This year, I notice that I am more tired than usual as the seasons are changing. I have tried sleeping more and sleeping less, but I have yet to find my sleep sweet spot right now. As I am adjusting, I am giving myself grace and permission to be OK with not being OK. We are all living in unprecedented times, and everyone has struggled in one way or another. This season is a struggle for me even in a good year, so there is no reason to beat myself up, especially this year! I hope you will give yourself and those around you some grace and allow yourself and others to be OK with not being OK. Of course, if you feel like you need professional help, please don’t hesitate to seek out that assistance. Mental health is critical to overall health and well-being and I want us all to have both now and well into the future.

Written by: Misty Harmon, Family and Consumer Sciences Educator, Ohio State University Extension, Perry County, harmon.416@osu.edu

Reviewed by: Shannon Carter, Family and Consumer Sciences Educator, Ohio State University Extension, Fairfield County, carter.413@osu.edu

Sources:

Harmon, M. (2019, October 21). Fall: A SAD Time of Year. Retrieved from https://livehealthyosu.com/2019/10/21/fall-a-sad-time-of-year/

Rush University Medical Center. (n.d.). More Than Just the Winter Blues? Retrieved from https://www.rush.edu/health-wellness/discover-health/more-just-winter-blues

Robinson, L., Segal, J., Ph.D., & Smith, M., M.A. (2019, June). The Mental Health Benefits of Exercise. Retrieved October 07, 2020, from https://www.helpguide.org/articles/healthy-living/the-mental-health-benefits-of-exercise.htm

National Center for Immunization and Respiratory Diseases (NCIRD), Division of Viral Diseases. (2020, September 11). Personal and Social Activities. Retrieved from https://www.cdc.gov/coronavirus/2019-ncov/daily-life-coping/personal-social-activities.html#event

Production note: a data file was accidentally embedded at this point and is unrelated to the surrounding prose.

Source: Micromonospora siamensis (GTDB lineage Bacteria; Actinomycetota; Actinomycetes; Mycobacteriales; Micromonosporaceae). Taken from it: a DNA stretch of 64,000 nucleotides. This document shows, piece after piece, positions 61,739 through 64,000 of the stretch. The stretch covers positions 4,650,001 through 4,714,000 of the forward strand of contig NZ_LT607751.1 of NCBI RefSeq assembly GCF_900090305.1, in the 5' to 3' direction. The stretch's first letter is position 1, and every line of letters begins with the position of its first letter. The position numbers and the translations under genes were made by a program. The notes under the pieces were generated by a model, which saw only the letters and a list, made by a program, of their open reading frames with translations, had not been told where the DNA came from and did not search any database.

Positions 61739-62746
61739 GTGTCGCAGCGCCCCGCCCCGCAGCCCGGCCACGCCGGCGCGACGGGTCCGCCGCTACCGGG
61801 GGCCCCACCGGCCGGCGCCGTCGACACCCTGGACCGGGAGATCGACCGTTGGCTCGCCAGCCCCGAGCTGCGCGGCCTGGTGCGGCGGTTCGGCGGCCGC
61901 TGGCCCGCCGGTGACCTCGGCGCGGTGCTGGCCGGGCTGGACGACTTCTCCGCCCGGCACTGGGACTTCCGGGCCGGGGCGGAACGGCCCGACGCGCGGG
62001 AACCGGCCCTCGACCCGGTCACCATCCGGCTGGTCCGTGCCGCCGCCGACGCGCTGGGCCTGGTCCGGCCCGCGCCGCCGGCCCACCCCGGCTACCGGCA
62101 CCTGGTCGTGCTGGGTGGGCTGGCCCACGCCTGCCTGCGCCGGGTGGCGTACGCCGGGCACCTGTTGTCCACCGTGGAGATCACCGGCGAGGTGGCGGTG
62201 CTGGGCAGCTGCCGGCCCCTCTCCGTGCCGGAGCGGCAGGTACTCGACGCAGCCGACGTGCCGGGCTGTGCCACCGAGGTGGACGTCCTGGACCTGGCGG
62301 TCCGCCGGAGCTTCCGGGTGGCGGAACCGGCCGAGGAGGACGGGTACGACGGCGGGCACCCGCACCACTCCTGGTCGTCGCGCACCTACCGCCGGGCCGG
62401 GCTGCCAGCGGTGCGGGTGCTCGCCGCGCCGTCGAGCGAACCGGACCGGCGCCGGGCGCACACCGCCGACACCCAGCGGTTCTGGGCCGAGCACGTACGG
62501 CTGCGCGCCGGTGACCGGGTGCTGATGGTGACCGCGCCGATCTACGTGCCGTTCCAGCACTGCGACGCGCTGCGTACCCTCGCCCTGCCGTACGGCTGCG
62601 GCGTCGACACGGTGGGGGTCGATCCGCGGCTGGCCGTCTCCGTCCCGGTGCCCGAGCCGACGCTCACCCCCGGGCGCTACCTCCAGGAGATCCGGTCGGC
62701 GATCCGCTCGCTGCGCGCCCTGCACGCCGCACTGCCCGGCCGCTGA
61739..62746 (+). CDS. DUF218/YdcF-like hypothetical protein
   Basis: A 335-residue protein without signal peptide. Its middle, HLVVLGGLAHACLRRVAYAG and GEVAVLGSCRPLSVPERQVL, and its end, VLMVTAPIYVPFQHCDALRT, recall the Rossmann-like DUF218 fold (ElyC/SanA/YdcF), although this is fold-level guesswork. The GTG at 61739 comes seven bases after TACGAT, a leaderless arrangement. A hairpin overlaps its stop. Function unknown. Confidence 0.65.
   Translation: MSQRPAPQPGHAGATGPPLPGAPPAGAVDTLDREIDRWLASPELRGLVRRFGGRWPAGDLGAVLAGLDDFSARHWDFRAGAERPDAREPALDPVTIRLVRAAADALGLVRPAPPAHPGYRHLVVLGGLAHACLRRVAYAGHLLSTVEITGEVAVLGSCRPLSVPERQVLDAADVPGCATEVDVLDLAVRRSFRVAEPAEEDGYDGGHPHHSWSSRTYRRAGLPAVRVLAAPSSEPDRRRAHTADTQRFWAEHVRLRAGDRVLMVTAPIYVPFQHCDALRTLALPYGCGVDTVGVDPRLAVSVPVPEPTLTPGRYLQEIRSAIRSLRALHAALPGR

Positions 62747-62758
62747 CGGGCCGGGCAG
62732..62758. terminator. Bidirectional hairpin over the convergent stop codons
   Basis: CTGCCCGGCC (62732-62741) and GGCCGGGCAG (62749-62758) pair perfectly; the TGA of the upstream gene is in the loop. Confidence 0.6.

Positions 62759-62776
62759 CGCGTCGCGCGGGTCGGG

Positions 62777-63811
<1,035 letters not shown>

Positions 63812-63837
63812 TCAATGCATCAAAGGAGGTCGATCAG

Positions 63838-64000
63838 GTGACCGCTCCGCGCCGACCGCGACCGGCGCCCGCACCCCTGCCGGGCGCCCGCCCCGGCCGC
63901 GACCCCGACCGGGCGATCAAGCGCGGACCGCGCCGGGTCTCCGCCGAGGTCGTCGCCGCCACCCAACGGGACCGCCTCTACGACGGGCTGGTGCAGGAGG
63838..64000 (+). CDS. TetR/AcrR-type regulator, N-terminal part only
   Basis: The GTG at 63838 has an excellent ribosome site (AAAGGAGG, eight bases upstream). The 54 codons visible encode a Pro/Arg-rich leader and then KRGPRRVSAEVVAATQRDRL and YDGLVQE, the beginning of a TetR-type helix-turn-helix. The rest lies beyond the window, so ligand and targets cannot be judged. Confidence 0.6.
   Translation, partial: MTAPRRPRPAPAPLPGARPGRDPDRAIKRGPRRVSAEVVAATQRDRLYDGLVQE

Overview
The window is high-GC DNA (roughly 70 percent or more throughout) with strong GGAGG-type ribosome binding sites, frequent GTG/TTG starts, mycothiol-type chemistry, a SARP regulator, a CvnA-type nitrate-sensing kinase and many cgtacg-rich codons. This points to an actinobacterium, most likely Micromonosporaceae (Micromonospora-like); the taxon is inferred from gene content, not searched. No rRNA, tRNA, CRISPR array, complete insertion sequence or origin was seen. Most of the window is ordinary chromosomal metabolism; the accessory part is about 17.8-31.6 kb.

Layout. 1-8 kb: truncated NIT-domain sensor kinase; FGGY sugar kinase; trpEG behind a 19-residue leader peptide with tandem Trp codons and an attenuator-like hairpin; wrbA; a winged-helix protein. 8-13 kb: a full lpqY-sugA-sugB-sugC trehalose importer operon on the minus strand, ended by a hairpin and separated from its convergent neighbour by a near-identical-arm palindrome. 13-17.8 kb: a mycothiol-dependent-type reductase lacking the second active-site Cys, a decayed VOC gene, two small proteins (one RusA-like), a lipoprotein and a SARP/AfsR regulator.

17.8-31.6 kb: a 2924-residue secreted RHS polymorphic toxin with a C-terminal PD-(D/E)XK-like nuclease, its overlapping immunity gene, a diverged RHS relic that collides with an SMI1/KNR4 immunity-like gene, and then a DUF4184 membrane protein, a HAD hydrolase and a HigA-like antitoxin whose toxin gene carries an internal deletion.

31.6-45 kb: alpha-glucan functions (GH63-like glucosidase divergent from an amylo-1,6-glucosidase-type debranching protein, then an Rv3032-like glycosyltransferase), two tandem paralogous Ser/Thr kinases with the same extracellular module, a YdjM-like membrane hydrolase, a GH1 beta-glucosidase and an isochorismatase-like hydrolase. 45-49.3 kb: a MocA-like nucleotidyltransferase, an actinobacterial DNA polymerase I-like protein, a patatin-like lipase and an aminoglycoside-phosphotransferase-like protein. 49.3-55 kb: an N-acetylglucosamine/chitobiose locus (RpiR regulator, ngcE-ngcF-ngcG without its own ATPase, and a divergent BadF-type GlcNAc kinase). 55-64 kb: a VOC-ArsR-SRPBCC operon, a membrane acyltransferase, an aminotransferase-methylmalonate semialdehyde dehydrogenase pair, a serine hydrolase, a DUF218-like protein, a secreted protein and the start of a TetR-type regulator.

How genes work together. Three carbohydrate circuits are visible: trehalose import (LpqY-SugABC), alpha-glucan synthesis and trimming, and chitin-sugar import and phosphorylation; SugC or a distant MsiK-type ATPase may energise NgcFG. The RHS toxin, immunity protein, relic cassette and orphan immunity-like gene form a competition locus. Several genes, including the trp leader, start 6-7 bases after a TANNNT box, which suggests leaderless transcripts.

Bohlen, A. (2020, September 17). Pizza for dinner again! Retrieved from https://livehealthyosu.com/2020/09/17/pizza-for-dinner-again/

Carter, S. (2020, August 31). Beating the Pandemic Blues. Retrieved from https://livehealthyosu.com/2020/08/31/beating-the-pandemic-blues/

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applesNext to football, my favorite thing about fall is apples!  I have my personal favorite variety; what’s yours? Here are a few facts about apples:

  • Nutrition – We all know, “An apple a day, keeps the doctor away.”, but do you know why? Apples are delicious, easy to carry for snacking, low in calories (about 80), and they are still very inexpensive. Apples have 4 grams of fiber, including both soluble and insoluble fiber. Soluble fiber actually helps to prevent cholesterol buildup in the lining of blood vessel walls, thus reducing the incident of atherosclerosis and heart disease. The insoluble fiber in apples provides bulk in the intestinal tract, holding water to cleanse and move food quickly through the digestive system.  It is best to eat apples with their skin. Almost half of the vitamin C content is just underneath the skin and eating the skin also increases insoluble fiber content.  For complete apple nutrition facts, check out this site: http://urbanext.illinois.edu/apples/nutrition.cfm